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The Origins of Quantum Physics 
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#1
Oct2712, 12:33 AM

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In the book "The Quantum Story", by Jim Baggott, we find the following:
"[...] Many physicists, including Planck and Bohr, dismissed the lightquantum. They preferred to think of quantization as having its origin in atomic structure, retaining Maxwell's classical wave description for electromagnetic radiation." I don't get this. How could they believe that light was emitted and absorbed in a discrete fashion, but that light itself wasn't discrete? If atoms were emitting quanta of light, how could light not be quantized? 


#2
Oct2712, 02:23 AM

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Welcome to PF;
Look up "semiclassical model". There were able to believe that because of how they worked their quantum theory in terms of small masses on a spring. Anyway: the math worked. 


#3
Oct2712, 03:00 AM

P: 21

Thanks for the warm welcome, Simon. I looked up what you suggested and found something relevant on Wikipedia:
"Even after Compton's experiment, Niels Bohr, Hendrik Kramers and John Slater made one last attempt to preserve the Maxwellian continuous electromagnetic field model of light, the socalled BKS model. To account for the data then available, two drastic hypotheses had to be made: 1. Energy and momentum are conserved only on the average in interactions between matter and radiation, not in elementary processes such as absorption and emission. This allows one to reconcile the discontinuously changing energy of the atom (jump between energy states) with the continuous release of energy into radiation." It seems like there's my answer right there, but I still don't understand it. Can someone elaborate on this? 


#4
Oct2712, 07:02 AM

P: 712

The Origins of Quantum Physics
It's quite interesting that Bohr disliked the photon idea so much that he was willing to give up energy conservation AND later on worked so constructively on the complete theory which included photons. Einstein never abandoned his view about how quantum mechanics should look like. It's also interesting that the final disproval of classical wave theories has not happened until the 70s. I'm no expert in this, but there's a review article by Thorn et al. which lies on my reading pile. ;) Maybe you're interested in it: http://people.whitman.edu/~beckmk/QM.../Thorn_ajp.pdf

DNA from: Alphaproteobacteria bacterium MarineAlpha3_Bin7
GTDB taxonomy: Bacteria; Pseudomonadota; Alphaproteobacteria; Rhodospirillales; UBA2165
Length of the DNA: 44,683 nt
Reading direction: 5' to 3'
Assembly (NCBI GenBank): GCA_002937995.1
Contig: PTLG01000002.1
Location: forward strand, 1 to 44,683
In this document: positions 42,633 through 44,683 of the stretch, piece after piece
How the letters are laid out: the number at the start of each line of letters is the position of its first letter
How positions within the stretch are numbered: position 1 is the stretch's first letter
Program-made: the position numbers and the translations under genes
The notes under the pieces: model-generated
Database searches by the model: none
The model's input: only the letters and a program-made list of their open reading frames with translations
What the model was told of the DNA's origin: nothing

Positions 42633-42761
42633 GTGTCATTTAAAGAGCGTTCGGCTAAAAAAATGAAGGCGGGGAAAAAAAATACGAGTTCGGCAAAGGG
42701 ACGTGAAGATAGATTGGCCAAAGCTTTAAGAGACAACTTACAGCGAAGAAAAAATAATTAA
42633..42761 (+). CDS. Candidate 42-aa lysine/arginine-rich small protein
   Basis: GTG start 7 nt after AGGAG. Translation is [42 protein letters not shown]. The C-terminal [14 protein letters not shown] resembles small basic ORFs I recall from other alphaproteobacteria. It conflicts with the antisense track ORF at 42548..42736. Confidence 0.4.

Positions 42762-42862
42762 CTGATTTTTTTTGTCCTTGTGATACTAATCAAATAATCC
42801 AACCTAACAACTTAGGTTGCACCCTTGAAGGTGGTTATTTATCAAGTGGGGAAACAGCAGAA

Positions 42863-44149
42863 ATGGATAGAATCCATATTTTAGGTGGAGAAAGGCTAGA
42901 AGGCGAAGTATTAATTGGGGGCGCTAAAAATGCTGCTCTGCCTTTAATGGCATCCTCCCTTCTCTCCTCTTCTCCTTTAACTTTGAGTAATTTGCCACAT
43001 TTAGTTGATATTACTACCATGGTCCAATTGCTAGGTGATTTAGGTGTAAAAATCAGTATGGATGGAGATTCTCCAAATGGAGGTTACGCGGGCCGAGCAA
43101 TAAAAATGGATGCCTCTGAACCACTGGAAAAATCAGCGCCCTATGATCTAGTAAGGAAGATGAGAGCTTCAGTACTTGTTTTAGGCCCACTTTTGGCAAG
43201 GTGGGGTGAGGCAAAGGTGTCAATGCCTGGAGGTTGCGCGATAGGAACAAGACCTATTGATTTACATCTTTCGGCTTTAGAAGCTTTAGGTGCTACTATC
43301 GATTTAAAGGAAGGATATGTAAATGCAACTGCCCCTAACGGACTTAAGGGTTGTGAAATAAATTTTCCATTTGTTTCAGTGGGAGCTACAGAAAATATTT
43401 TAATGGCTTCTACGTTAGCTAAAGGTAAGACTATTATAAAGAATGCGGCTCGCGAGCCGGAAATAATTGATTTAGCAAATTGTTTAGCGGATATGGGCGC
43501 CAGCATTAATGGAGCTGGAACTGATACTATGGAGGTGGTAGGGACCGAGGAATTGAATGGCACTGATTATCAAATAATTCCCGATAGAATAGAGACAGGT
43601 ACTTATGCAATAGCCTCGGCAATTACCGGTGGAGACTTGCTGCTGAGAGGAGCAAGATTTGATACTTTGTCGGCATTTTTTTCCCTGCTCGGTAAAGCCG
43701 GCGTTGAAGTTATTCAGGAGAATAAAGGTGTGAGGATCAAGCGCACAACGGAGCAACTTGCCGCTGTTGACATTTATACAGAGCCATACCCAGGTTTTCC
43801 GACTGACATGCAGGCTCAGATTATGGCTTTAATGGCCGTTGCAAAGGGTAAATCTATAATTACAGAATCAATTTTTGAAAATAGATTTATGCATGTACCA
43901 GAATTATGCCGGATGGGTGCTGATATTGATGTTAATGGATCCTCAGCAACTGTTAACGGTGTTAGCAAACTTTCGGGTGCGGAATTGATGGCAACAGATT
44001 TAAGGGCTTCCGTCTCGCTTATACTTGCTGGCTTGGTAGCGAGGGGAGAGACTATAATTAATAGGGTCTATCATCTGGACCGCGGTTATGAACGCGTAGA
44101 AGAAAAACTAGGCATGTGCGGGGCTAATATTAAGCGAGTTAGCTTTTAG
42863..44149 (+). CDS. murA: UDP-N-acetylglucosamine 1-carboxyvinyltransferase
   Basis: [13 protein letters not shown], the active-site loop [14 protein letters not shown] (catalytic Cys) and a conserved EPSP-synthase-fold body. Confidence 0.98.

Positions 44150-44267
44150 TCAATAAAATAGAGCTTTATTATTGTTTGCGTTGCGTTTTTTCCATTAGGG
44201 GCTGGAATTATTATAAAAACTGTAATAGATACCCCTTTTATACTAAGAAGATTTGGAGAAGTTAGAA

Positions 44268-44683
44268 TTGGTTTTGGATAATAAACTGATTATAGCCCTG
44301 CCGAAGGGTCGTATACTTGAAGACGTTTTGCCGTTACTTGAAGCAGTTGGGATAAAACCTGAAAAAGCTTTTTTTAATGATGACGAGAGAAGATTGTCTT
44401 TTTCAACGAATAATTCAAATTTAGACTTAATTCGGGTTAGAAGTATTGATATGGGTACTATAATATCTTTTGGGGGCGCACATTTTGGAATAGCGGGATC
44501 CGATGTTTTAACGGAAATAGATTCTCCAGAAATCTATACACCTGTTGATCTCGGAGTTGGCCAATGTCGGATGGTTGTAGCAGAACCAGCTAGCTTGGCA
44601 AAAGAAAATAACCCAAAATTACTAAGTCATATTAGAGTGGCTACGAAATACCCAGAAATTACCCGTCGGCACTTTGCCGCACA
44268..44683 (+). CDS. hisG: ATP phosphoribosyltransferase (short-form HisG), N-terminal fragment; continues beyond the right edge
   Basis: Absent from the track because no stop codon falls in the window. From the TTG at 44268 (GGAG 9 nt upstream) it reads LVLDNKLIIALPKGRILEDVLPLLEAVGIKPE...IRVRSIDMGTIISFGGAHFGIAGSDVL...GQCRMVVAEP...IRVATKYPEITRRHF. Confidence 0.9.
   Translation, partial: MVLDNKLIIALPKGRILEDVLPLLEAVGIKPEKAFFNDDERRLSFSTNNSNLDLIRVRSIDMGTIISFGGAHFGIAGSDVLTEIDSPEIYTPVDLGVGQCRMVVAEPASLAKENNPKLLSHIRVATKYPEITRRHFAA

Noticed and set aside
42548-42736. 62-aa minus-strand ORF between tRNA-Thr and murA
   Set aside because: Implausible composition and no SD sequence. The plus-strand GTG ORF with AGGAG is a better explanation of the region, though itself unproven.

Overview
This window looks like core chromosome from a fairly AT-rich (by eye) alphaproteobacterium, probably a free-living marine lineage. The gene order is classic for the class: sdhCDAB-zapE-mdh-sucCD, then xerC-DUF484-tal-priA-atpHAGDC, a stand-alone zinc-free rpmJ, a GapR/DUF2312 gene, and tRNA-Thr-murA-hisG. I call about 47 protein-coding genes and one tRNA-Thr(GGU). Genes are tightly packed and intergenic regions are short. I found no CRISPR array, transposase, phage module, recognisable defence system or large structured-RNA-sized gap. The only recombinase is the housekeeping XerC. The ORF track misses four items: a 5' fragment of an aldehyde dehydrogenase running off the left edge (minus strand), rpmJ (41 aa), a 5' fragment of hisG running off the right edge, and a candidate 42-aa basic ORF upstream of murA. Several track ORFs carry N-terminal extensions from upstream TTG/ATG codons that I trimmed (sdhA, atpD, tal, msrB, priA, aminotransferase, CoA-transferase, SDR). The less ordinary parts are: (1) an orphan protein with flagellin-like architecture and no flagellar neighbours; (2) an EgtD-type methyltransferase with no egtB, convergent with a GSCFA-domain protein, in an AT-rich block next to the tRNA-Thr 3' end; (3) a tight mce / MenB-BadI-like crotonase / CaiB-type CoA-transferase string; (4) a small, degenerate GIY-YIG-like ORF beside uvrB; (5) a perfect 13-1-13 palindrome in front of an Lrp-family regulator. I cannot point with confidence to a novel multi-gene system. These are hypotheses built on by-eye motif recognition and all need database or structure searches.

#5
Oct2712, 11:55 AM

P: 21

Kith, thanks a lot for your thorough answer, it was very helpful! But I think I would still have to take a look at the BKS theory to understand exactly how they managed to reconcile discrete emission/absorption with continuos radiation. As to the article you pointed out, I was really surprised to find out that the photoelectric effect can be explained without resorting to light quanta. I'll certainly be taking a better look at this. Thanks again!



#6
Oct2712, 08:09 PM

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It should not be surprising that even very bright people can hold to ideas that turn out to be incorrect. Everybody is wrong sometime and scientists have more opportunity to be wrong than most people: it's their job.
The semiclassical treatment in quantum optics is usually part of a postgraduate course. 


#7
Oct2812, 03:52 AM

P: 203

http://www.physicsforums.com/showthread.php?t=474537 The final "proof" came with the photon antibunching experiments not so long ago. I was so fascinated by this that I bought a book on quantum optics! 


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